From Karachi, Pakistan, to Boston Massachusetts, studies over the following decade found that high levels of lead in kohl were poisoning children. That spurred the FDA to issue a 2016 alert, banning the import of kohl into the United States.
Oregon considers a blood lead level of at least 5 micrograms of lead per deciliter of blood as the threshold for lead poisoning. Health care providers and laboratories in Oregon are required by law to report certain diseases and conditions—including lead poisoning—to local health departments.
On average, 270 Oregonians are diagnosed with lead poisoning each year, and about one-third of those are children younger than 6. The most common cases—about a third—come from ingesting paint and paint dust containing lead.
But between 2018 and 2019, state and local health departments in Oregon have identified 25 lead poisoning cases where the probable source was kohl or surma, and additional seven lead poisoning cases where the probable source was turmeric brought from overseas and a small number of lead poisoning cases have also been associated with exposure to powders such as sindoor or Kumkum.
Local and state health officials have advised resettlement agencies, immigrant support groups, and medical providers for years regarding lead exposure from culturally specific sources including powders and cosmetics. About 10 percent of refugees arrive in Oregon with elevated blood lead levels, but public health officials have found some immigrant residents continue to be exposed to lead after settling in the United States.
Recent investigations of lead poisonings in Washington and Multnomah counties have spurred agencies to ramp up that work.
As part of Multnomah County’s outreach, lead poisoning prevention specialist Perry Cabot and Americorps fellow Judy Tan last month visited the Immigrant and Refugee Community Organization to review the risks of lead from sindoor and kohl. That visit prompted the team to visit local stores and purchase samples of the products for testing.
They discovered that of 19 samples of traditional powders and kohl tested last month, all tested positive for lead, and 16 contained levels above 10 parts per million — the FDA’s recommended safe limit for lead in cosmetics.
Three brands came back with levels of lead between 37,000 and 58,000 times the FDA’s recommended safe limit:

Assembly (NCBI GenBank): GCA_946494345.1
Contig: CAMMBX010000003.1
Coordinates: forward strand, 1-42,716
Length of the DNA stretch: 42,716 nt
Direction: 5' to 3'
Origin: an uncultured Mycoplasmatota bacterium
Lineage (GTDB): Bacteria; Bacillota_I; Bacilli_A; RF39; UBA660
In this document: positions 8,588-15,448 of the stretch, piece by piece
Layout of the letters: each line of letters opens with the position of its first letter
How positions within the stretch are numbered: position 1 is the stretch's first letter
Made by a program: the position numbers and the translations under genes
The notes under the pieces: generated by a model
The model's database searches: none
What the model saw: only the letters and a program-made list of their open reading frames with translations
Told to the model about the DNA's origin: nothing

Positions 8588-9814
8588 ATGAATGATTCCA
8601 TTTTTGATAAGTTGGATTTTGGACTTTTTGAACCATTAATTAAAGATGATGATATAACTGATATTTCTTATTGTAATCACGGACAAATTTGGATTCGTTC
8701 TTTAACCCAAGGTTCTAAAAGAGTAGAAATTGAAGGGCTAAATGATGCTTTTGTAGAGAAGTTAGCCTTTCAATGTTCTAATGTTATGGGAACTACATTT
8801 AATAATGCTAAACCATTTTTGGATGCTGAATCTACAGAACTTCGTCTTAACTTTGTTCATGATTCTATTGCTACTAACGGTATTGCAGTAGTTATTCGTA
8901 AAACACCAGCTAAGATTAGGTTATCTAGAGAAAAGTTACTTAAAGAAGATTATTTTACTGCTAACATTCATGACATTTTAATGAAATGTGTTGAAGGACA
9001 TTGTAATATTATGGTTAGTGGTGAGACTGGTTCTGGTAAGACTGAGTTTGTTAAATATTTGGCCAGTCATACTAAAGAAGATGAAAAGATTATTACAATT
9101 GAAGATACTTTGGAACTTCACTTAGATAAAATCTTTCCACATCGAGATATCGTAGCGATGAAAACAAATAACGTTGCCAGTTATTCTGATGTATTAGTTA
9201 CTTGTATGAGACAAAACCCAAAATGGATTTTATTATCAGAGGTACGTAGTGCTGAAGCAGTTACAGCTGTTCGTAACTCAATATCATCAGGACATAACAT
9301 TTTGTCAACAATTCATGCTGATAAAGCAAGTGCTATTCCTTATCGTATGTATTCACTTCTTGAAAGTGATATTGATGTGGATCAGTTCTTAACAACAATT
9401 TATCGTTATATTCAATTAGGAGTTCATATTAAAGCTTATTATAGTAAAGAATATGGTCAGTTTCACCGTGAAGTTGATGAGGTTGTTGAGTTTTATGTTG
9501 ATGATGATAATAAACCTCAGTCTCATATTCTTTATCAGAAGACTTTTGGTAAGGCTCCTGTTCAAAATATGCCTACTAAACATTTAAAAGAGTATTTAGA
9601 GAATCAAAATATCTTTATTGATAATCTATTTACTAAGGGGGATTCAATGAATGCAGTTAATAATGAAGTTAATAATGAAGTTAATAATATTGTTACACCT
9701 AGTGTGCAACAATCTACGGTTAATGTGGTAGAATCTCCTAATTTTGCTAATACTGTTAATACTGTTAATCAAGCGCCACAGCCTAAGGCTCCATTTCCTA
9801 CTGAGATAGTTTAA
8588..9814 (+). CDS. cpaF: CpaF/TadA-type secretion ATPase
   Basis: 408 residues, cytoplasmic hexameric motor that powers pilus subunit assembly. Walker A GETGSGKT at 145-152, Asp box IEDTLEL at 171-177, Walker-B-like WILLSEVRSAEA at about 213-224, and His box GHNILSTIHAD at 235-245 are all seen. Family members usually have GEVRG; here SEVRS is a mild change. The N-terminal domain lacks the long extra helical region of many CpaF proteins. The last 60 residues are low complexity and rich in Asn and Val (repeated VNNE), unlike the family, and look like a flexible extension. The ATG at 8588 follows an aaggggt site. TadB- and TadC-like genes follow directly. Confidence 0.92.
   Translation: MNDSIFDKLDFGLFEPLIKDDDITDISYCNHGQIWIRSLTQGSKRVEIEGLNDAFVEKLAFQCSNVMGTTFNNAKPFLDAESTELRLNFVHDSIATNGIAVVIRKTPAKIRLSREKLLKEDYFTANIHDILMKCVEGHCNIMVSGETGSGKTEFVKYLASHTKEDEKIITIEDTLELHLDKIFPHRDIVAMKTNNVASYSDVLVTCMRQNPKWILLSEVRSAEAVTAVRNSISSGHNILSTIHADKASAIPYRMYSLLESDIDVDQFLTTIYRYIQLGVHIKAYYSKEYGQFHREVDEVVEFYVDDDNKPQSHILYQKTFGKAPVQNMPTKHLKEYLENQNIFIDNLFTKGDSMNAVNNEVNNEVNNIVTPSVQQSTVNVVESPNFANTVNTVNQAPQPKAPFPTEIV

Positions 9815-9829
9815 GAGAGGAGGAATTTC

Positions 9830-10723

Ancient Veda Sindoor, 37 percent lead, or 370,000 parts per million
Divine Supplies Sindoor, 43 percent lead, or 430,000 parts per million
Al-Asmad Al haramain Zam Zam and Rose Water, 59 percent lead, or 586,000 parts per million
Even though the FDA sets acceptable levels for products, there is no “safe” level of lead exposure for young children or pregnant women.
“Food and cosmetics are not routinely tested for lead,” said Cabot. “We think products made in the United States, Canada, or Europe or carrying the label “lead free” will be safer.”
As Multnomah County officials identify brands containing lead, they will list those products on the Lead Poisoning Prevention site.
Along with kohl and sindoor, turmeric, a commonly used spice, has been linked to local cases of children with lead poisoning in Washington County.
Health officials in Washington County, working with the Oregon Health Authority, tested turmeric that families had brought directly from India and found very high levels of lead. One sample registered a lead level of 1,240 parts per million.
This fall they began working with a local pediatrician and member of the Indian American community who had diagnosed some of the cases of lead poisoning. Dr. Anandhi Mandi has been screening children in her practice with blood lead tests because of the risks in some products used by South Asian families.
Mandi said she has screened nearly all her Indian American patients, who comprise about a third of her Washington County practice.
“We are doing it to make sure childrens’ lead levels are safe,” she said. “I know this is part of everyday cooking. Turmeric has anti-inflammatory benefits and there are studies showing an association with turmeric and low risks of Alzheimer’s disease. You want the health benefits, but I also worry about lead.”
Turmeric in large amounts can cause liver damage, in addition to the risk of lead contamination. That’s why Mandi recommends using the spice in small amounts, and buying brands that routinely test their products for lead.
"Whether its kumkum or turmeric, and of course rangoli powder, I'm really concerned that more products may contain lead and we just don't know," Mandi said. "I hope the government can do more testing so we'll know what other products might not be safe.”